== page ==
Fourth Sunday of Advent, Year A
Fourth Sunday of Advent, Year A
It is amazing how time flies! Watching “Star Wars: The Rise of Skywalker,” I realized that the movie is already the 9th episode of the series. Where did all those years go? Not to spoil those who wish to watch it for later, we assume that other than "Star Wars" that it already is as a household name, we look forward to discover the twists and turn of the story, right? Who’s who and how will all this drama unfold and finally put to end? Remember the time when we gasped knowing that Luke Skywalker was Darth Vader’s son or that Princess Leia (Luke’s twin sister and so daughter to Darth Vader) and Hans Solo bore a son – a Darth Vader fanatic and wannabee! But on top of it all, it was all about a constant search for one’s true identity! A constant search to see one’s place in the over-all drama that is Star Wars! Regardless of lineage, it was their choices that defined them Skywalker, Palpatine or whatnot.
We are now in the last Sunday of Advent. On Wednesday, Dec. 25, we will begin a new liturgical season. For four Sundays now, we have been called to condition ourselves to be receptive to Him. More importantly, we have been deeply encouraged to discover the very Person of Jesus, who is our messiah, the Emmanuel, “God-with-us.” He is coming to give us a fresh beginning and a new hope. Whether we like it or not, He is coming. The whole Christian world is preparing for the celebration of His birth. It is just a matter of days now. We must go beyond our sufferings so that we will not miss the action when He comes. We must be ready to truly open our hearts to welcome Him into our lives.
This Sunday’s readings call us to transcend. We are called to go beyond our woundedness in order to move forward. We include our imaginings, theologies, ideologies, idiosyncrasies, possessions and fixations, which can all be part of our humanity. We are called to go beyond what we know at the surface … what is at the periphery. To deepen our searching to see the real Jesus.
1. The First Reading, from the Book of the Prophet Isaiah, tells us about the prophet Isaiah being sent to King Ahaz to rouse him to ask for a sign from God. God is willing to save his endangered kingdom, for then the Assyrians are ready to invade his kingdom. The King of Judah refuses to entertain God saying, "I will not tempt the Lord!" His mind is clouded with politics and his own security plans. He cannot see that God can do something for him and for his people. But God overrules the snobbish king. God is in-charge. The child is a sign of God’s presence. If God is present and is with us, there is hope.
2. In the Second Reading, Paul recalls how God has fulfilled his promise through the prophets of old, which is “the Gospel about His Son.” Paul attests that he deeply appreciates his faith in the Risen Lord, which he has received as a gift. A gift he received on the road to Damascus and is now the number one proclaimer of the Gospel among the Gentiles from being a persecutor. Because of this, Paul was able to overcome unfamiliar grounds in the mission areas, make giant leaps of faith and share them with his disciples.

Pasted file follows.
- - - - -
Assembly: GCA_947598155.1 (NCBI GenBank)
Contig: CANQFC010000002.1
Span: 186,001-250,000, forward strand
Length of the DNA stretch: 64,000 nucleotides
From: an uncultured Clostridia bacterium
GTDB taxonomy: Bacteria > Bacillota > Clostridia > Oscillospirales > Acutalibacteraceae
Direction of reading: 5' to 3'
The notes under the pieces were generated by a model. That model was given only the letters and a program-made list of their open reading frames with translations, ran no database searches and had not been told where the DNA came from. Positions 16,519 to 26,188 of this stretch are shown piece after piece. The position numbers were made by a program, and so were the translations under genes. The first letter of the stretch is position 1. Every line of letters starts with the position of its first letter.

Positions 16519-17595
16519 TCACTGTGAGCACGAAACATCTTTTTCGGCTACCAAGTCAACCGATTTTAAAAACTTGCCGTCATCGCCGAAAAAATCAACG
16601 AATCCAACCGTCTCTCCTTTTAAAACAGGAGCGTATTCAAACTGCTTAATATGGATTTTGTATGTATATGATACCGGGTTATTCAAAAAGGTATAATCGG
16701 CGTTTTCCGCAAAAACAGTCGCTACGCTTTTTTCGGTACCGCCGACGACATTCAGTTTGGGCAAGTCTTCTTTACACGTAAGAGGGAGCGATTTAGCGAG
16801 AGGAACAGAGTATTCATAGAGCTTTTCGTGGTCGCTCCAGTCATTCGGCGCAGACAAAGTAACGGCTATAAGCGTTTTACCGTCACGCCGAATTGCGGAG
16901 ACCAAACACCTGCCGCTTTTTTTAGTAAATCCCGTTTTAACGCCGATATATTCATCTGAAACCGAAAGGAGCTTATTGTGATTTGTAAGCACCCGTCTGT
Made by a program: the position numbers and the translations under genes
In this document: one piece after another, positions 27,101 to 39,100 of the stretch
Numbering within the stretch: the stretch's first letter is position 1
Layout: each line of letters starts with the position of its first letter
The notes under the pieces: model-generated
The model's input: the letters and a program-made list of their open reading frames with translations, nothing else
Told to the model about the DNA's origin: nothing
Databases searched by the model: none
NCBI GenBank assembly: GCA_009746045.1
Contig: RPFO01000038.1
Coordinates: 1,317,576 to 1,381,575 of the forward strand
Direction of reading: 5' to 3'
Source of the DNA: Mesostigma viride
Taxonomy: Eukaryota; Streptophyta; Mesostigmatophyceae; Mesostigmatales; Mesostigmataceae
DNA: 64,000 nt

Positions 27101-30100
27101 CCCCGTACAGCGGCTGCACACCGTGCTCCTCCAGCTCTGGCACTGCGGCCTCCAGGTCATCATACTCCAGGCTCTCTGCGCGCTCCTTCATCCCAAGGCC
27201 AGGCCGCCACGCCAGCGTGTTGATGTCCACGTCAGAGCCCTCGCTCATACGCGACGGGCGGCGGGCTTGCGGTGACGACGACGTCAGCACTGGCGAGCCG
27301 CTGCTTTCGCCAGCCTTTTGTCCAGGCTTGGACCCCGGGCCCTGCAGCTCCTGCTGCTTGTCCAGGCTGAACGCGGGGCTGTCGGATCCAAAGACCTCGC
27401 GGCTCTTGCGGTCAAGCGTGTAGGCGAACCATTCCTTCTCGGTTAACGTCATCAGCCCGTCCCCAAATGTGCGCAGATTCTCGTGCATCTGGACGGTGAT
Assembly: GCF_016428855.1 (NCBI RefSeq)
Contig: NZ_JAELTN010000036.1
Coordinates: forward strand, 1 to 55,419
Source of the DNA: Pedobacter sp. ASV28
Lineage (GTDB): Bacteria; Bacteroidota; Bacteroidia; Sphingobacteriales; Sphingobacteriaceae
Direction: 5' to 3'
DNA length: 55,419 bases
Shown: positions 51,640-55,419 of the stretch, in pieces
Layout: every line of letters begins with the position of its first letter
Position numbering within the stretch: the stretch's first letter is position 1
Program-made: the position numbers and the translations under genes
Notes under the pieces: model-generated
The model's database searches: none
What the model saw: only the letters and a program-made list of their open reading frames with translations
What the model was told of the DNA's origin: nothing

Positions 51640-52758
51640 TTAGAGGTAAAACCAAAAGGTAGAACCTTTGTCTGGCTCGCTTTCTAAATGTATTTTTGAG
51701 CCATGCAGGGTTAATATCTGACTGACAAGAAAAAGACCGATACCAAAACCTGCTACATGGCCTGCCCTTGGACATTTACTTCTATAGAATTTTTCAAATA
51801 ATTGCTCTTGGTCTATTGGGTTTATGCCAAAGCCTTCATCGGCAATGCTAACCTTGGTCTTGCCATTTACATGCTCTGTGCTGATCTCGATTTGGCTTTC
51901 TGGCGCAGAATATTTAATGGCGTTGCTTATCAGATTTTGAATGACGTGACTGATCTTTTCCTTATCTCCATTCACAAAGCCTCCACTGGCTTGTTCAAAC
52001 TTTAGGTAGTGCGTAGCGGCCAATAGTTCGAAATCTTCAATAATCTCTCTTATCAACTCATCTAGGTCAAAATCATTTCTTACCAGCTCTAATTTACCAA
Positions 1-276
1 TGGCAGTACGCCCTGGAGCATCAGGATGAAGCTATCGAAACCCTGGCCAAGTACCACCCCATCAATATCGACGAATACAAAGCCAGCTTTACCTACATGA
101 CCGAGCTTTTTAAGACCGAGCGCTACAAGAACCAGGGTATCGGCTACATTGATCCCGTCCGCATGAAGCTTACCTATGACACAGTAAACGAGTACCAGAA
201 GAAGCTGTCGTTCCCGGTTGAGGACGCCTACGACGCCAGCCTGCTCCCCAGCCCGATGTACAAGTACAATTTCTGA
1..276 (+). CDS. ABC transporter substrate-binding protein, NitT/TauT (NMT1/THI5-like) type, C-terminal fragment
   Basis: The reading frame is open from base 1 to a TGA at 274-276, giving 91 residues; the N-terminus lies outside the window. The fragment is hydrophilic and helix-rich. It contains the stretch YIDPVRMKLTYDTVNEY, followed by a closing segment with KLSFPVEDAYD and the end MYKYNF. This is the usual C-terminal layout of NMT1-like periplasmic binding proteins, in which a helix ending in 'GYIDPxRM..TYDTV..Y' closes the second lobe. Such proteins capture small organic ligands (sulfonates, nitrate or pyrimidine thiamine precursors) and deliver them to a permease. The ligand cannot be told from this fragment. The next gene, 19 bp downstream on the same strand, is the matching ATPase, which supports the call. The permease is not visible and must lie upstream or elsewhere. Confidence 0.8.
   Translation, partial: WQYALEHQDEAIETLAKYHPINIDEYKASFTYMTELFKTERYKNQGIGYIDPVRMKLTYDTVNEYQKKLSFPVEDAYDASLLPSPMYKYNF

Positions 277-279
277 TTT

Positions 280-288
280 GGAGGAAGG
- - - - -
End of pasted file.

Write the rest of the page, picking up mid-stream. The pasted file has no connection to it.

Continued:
The Rise of Skywalker
3. The Gospel Reading, we hear the very familiar narrative about St. Joseph (narrated also during the 3rd day of the novena leading to Christmas). How a simple Jew in the countryside, was called to transcend his established beliefs. He was asked to marry a woman already with a child in her womb. As a righteous man, he would not dare live with a pregnant woman and whom he had no relations with.
Some interesting points to ponder about St. Joseph:
- Joseph loved Mary so much. Though may have changed his mind given the dream, but still Joseph is free to choose what he wishes and his love for Mary overtook his personal desires.
- He knew that his family will be put in shame given Mary’s condition. Probably one of the reasons why they were no welcome in the inns during Mary’s time of labor. But Joseph was not selfish, over family’s reputation, he puts God’s irrefutable intervention above anything else.
- As a righteous man, he did not consider the law to the letter at this very moment. For Joseph, the law relaxes when it is already a matter of God’s will.
It was a few days before Christmas. A woman woke up one morning and told her husband, “I just dreamed that you gave me a pearl necklace for Christmas. What do you think this dream means?” “Oh,” her husband replied, “you’ll know the day after tomorrow.” The next morning, she turned to her husband again and said she had the same dream and received the same reply. On the third morning, the woman woke up and smiled at her husband, “I just dreamed again that you gave me a pearl necklace for Christmas. What do you think this dream means?” And he smiled back, “You’ll know tonight.” That evening, the man came home with a small package and presented it to his wife. She was delighted. She opened it gently. And when she did, she found—a book! And the book’s title was The Meaning of Dreams. Today’s Gospel tells us how Joseph had a dream and how he reacted to it. (Rev Samuel Candler).
This Sunday, as we have journeyed through our personal discovery of Jesus in our lives seeking His true face, we are also called to transcend our own personal beliefs, traditions, and learnings in order to move on. Faith is a dynamic search on how best we could respond to God’s call at a given time. Much more, we cannot move forward to contribute something for the salvation of mankind, if we cannot transcend our countless disappointments, frustrations and setbacks. Rather, we should bank on the better future promised by God. A kingdom, He alone can offer beyond any organized or established “kingdoms” that the world offer.